This is actually a blog post, but I refer to it so often it seemed appropriate to make it a static page too…
For a few years, I considered writing a book about my car accident. I’ve seen books about less exciting things. I haven’t ever done it, however, and I sorta doubt I ever will. This post might be all I ever write on the topic. (That seems so final doesn’t it?)
On March 2, 1999, I was on my way to work. Apparently I had a cellphone in one hand, a cup of pumpkin spice cappuccino in the other hand, and an open briefcase next to me on the seat. The problem is that I was driving a car at the time, and apparently I didn’t enough hands for such multitasking. My car went off the road and into a group of trees, missing each one. That part was amazing.
It wasn’t a smooth ride through the foliage, however, because my head ended up getting thrown through the driver’s side window. So to set the scene, My little Chevy Cavalier was off the road, having jumped a snow bank. My head, scratched and bleeding, was hanging out of the driver’s side window. I was buckled in (thankfully), and unconscious. Due to being in that position for about 45 minutes before being found, I was shivering uncontrollably from exposure.
And the beginning of the story is the less depressing part. It only gets worse.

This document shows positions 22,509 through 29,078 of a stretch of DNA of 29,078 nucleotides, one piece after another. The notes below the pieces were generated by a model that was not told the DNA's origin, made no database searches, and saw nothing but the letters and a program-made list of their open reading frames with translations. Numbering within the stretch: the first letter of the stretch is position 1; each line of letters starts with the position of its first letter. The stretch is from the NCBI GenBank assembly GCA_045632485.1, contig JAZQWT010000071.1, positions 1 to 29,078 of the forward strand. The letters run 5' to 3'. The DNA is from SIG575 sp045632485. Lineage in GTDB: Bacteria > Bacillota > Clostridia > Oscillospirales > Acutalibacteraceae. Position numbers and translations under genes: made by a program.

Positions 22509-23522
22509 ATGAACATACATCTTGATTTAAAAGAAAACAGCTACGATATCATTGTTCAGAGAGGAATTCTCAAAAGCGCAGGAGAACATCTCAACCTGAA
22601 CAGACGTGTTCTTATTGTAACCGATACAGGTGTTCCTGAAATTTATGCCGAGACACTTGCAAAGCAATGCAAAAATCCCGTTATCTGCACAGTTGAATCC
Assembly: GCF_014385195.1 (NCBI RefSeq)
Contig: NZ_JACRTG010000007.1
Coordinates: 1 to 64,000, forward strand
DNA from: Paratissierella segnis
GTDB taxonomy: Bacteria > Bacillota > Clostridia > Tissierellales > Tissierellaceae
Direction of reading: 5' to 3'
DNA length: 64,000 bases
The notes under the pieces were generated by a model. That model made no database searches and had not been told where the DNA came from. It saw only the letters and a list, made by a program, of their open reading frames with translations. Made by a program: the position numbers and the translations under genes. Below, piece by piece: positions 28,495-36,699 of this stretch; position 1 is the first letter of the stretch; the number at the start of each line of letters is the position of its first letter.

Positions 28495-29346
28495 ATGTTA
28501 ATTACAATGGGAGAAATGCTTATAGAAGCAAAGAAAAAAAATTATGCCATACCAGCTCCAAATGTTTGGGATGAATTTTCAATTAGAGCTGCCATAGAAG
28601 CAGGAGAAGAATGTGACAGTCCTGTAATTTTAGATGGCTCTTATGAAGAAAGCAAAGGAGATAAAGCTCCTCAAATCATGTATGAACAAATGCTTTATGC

When I actually woke up, on the way to the hospital, I was in the back of an ambulance with IVs coming from my arms. (I’m actually thankful I was knocked out for that portion.) A paramedic named Steve was trying to chit-chat with me, to see if I had any brain damage, to keep me out of shock, etc. Steve is my first memory. Looking up in that rattly ambulance is like the moment my “ON” switch was tripped. I don’t remember anything before that moment. At all.
The hospital was… odd. Since I couldn’t remember anything, the doctors were sure I was a drug user strung out on something. Either that or I had spinal meningitis. My head hurt in a way that only people that suffer from migraines will understand. It was the type of pain that makes you want to beg someone to shoot you. That sounds morbid — but it’s really true. Anyway, the only way to “tell” what was wrong with me was to take a spinal tap. Since I was a druggie (um, no), they couldn’t risk so much as a local numbing agent, so I get the full monty needle in my back without so much as an ice cube to numb the pain. Thankfully, my head hurt bad enough that the little needle hanging out of my back wasn’t as bad as it sounds now.
Apparently, spinal taps take a long time to get results from, because I had to lay in the room without any pain medication for many hours. I didn’t know anyone. I had a wedding ring on, but was sure I didn’t have any kids (I was wrong). I didn’t know if anyone was looking for me. I was truly scared, in a way that I can’t ultimately describe.
Anyway, that evening, still without any pain medicine, a nurse came in to give me the phone. My wife was on the other end, and asked me what happened. They hadn’t told her about my condition, and she didn’t understand why I hadn’t called her. She had been driving around all day trying to figure out what happened to me, and stopped at the hospital in a desperation attempt to find me. I said something vague, and apparently she recognized my confusion, because although I don’t remember exactly what she said, I could sense the terror in her voice. A few minutes later she was in my room. Very beautiful. Very pregnant. Very scared.